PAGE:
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Plenty of rain, but no water

von Jeffrey Moyo


Trish Chiwira balances a 20-litre bucket of water on her head as she dangles another 10-litre container in her hand. She is heading home after spending hours queuing for the precious liquid at a local borehole in Malbereign, a medium-income suburb in Harare, the Zimbabwean capital.

Despite the heavy rains that recently pounded this Southern African nation, 26-year-old Chiwira gets not piped water at home. Local authorities often stop water supply in the capital, claiming they have run out of chemicals to treat the water.

“We know that all dams in both rural and urban areas are full of water after the torrential rains this year,” Chiwira points out. “Nonetheless, our water taps are dry. We now have to hunt for water from all available sources. Imagine queuing at boreholes in the middle of the city.” She concludes: “It is a shame.”

Early this year, Cyclone Dineo pounded Zimbabwe. Then the entire country received excess rains, resulting in flooding of dams and lakes countrywide. This sounded like good news to city dwellers like Chiwira, who had endured years of water rationing, but regrettably, many water taps across Zimbabwe’s towns remained dry.

Backyard water dealers sell 20 litres of water for two dollars. Many desperate residents are turning to unprotected water wells. Michael Gambiza, is a water vendor in Harare. He reports: “When taps are dry, I simply head to Lake Chivero where I fill up my 750-litre tanks with water. I purify it and sell it to desperate residents; it is good business time for me. There is abundant water in lakes, but it rarely runs in the taps.”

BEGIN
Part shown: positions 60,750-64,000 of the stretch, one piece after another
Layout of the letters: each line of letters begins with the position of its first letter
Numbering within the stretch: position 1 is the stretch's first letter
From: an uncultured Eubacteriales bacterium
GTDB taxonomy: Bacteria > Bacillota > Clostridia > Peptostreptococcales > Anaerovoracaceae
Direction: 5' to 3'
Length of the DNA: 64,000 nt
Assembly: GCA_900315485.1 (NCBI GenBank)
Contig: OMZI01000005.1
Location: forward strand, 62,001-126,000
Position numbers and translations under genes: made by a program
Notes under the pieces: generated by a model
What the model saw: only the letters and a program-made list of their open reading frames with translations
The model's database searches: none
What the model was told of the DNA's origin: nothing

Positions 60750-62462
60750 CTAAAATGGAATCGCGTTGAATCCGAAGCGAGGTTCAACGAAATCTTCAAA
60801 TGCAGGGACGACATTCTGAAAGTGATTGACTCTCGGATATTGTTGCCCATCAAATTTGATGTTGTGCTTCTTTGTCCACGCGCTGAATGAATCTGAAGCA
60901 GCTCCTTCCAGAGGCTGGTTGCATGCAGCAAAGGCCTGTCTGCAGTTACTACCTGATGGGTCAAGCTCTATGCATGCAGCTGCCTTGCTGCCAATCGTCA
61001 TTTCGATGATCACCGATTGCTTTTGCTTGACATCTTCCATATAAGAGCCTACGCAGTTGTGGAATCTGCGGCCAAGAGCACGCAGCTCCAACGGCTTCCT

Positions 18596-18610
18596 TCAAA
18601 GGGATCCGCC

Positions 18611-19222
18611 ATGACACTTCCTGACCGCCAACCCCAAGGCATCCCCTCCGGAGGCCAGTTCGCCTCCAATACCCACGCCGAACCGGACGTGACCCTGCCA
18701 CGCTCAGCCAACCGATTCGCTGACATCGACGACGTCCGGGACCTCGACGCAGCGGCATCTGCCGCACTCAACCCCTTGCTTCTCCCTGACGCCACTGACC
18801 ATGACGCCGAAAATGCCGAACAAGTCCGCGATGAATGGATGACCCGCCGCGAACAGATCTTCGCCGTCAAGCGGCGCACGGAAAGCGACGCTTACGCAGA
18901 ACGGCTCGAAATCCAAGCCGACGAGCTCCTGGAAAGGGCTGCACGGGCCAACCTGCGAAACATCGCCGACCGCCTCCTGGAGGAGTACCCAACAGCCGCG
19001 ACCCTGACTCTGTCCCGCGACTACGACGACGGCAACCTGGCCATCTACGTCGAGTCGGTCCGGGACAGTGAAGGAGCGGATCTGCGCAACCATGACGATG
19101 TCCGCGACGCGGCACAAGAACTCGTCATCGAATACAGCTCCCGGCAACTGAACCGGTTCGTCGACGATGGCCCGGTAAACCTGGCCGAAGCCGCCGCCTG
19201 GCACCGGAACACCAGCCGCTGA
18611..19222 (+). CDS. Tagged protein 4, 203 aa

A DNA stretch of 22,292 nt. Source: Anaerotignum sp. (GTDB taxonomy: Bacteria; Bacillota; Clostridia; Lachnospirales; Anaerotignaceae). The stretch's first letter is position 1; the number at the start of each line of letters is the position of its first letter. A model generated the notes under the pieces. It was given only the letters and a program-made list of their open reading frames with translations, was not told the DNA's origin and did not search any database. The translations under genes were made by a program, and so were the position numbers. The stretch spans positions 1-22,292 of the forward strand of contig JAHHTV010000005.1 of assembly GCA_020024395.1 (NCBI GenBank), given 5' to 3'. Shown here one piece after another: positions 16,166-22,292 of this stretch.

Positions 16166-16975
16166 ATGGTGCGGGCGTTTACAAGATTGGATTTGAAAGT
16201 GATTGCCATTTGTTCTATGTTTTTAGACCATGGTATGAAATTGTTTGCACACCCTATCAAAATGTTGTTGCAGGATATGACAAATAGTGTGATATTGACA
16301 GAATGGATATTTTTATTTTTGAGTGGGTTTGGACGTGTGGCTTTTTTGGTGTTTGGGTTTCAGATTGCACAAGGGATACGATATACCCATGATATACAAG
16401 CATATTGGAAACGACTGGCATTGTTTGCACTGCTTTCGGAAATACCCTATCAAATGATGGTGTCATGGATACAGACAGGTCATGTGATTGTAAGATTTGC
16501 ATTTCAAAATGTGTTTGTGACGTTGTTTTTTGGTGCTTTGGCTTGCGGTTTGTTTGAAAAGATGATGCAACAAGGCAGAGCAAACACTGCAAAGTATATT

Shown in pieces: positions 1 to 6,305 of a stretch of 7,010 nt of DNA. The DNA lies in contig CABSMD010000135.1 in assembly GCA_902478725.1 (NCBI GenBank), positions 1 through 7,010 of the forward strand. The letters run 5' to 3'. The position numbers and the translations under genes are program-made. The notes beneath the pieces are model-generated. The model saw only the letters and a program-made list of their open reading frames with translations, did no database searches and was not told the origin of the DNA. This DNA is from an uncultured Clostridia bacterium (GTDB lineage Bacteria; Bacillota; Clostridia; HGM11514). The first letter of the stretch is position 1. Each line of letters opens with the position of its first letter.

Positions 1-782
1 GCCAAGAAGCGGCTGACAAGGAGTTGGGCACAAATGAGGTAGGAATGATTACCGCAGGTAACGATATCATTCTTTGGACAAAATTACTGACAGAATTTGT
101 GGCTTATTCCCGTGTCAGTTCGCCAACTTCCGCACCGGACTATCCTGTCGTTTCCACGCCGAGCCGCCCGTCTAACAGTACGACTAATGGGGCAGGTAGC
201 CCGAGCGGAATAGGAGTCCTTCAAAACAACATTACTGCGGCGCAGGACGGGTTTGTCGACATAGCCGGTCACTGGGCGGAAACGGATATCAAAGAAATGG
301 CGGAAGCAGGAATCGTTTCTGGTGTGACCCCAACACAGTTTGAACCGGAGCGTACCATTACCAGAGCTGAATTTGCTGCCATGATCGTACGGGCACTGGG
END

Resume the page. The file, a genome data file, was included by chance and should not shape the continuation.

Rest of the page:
Despite city lakes being 100 % full, water services do not continuously work. Officials say that some refurbishment work is being done at a big local purification plant. However, the city had received a $ 144 million loan from the China AfriExim Bank for renewing the water purification plant. Apparently, that was not enough.

According to official, the water-pumping equipment has also been obsolete for many decades. A top water engineer says that pipes often fail to withstand the pressure and burst because the plant was set up in the late 1950s. Water services are interrupted accordingly. The engineers only spoke on condition of anonymity.

Bernard Manyanyeni, Harare’s mayor, points out that lack of money is the underlying reason for poor water services: “Hundreds of thousands of citizens don’t pay their water bills. But we need this money we use to buy water treatment chemicals. We cannot put people’s lives at risk by pumping untreated water.”

Jeffrey Moyo is a journalist and lives in Harare, Zimbabwe.
mo[email protected]

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